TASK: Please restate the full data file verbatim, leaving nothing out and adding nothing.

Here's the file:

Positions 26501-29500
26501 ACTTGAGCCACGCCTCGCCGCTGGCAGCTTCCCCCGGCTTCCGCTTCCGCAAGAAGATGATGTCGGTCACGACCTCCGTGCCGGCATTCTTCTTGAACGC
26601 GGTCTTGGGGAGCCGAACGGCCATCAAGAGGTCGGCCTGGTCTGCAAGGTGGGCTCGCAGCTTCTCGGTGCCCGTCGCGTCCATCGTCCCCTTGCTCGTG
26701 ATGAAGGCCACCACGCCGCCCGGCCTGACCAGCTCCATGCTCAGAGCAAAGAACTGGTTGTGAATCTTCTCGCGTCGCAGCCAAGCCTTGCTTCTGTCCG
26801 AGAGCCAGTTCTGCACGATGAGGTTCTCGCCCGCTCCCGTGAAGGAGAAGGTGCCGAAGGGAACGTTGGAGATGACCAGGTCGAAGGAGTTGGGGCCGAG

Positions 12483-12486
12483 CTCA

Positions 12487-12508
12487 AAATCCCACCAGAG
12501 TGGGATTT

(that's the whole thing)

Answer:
Positions 26501-29500
26501 ACTTGAGCCACGCCTCGCCGCTGGCAGCTTCCCCCGGCTTCCGCTTCCGCAAGAAGATGATGTCGGTCACGACCTCCGTGCCGGCATTCTTCTTGAACGC
26601 GGTCTTGGGGAGCCGAACGGCCATCAAGAGGTCGGCCTGGTCTGCAAGGTGGGCTCGCAGCTTCTCGGTGCCCGTCGCGTCCATCGTCCCCTTGCTCGTG
26701 ATGAAGGCCACCACGCCGCCCGGCCTGACCAGCTCCATGCTCAGAGCAAAGAACTGGTTGTGAATCTTCTCGCGTCGCAGCCAAGCCTTGCTTCTGTCCG
26801 AGAGCCAGTTCTGCACGATGAGGTTCTCGCCCGCTCCCGTGAAGGAGAAGGTGCCGAAGGGAACGTTGGAGATGACCAGGTCGAAGGAGTTGGGGCCGAG

Positions 12483-12486
12483 CTCA

Positions 12487-12508
12487 AAATCCCACCAGAG
12501 TGGGATTT